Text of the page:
Agriculture planes park at an airport in Rantoul on July 29, 2014. The Environmental Protection Agency is reviewing its standards on protections for farmworkers from pesticides.
Agriculture planes park at an airport in Rantoul, Ill. on July 29, 2014. The Environmental Protection Agency is reviewing its standards on protections for farm workers from pesticides.

The Illinois Soybean Association is among several industries to oppose tighter regulations of pesticide protections for farm workers.

The group – which represents 45,000 soybean producers in the state – filed a letter last week as part of a public comment period on proposed updates to the Agricultural Worker Protection Standard.

The standard regulates farm worker protection from pesticides.

The U.S. Environmental Protection Agency proposed updates to the standard earlier this year after spending more than a decade reviewing the regulation. The updates include changes to training, notification, hazard communication, minimum age and personal protective equipment.

“Worker and family safety is a high priority for Illinois soybean farmers,” the association wrote. “But we believe these proposed stronger regulation changes that apply to agricultural workers handling pesticides do not reflect the diversity and unique needs of agricultural operations throughout the country, are too restrictive for many operations in Illinois and impose unnecessary costs that will affect our bottom lines.”

If enacted, the proposed rules are expected to cost more than $72 million a year – or an average of $5 more per year per farm worker – but save up to $14 million a year in the reduced number of incidents, according to an EPA cost analysis. Preventing chronic illnesses as a result of pesticide accidents could save even more money.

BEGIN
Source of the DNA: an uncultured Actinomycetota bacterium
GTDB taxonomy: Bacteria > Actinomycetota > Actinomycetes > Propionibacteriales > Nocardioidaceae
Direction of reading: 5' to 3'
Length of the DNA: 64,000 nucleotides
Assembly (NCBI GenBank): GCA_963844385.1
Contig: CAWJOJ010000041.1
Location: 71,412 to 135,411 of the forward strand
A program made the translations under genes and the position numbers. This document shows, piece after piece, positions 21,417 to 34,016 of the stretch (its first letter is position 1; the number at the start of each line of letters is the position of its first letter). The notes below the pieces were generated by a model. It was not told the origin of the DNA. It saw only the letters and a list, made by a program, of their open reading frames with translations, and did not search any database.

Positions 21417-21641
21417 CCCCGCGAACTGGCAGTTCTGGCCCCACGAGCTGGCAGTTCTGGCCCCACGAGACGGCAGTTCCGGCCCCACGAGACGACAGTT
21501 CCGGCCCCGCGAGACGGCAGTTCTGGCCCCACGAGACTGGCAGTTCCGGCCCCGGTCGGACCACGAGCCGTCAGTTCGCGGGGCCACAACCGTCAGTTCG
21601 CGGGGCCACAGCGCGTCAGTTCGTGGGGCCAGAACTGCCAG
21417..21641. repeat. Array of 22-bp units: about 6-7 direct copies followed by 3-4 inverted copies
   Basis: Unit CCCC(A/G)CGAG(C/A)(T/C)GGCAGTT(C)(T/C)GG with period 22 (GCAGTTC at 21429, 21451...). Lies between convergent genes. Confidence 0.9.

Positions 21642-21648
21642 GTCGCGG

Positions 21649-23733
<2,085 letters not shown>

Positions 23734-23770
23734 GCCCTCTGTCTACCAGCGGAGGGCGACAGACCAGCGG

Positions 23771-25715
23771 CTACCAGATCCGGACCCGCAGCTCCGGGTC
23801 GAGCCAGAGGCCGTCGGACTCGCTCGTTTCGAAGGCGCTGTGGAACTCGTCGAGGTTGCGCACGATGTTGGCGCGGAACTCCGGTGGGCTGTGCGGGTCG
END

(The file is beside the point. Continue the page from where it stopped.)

Conversely, dozens of Congressional lawmakers have joined hundreds of others to push for better protection of farm workers and their exposure to pesticides.

In an Aug. 18 letter to the Environmental Protection Agency, Rep. Raul Grijalva  (D-Ariz.) and 70 others asked the federal agency to finalize stricter revisions to its Agricultural Worker Protection Standard than proposed.

“However, series flaws remain that perpetuate inequity and continue to leave men, women and children who produce our food less protected than other workers,” legislators wrote.

Legislators urged the EPA to set the minimum age of work as a pesticide handler to 18 years old, as in other industries.

They also requested that the EPA extend protection to farm workers in places next to fields that are treated with pesticides.

“There are approximately 500,000 child farm workers in the U.S., farm worker children face increased risks of cancer and birth defects,” lawmakers wrote.

The EPA closed the comment period this week on its proposed regulations.

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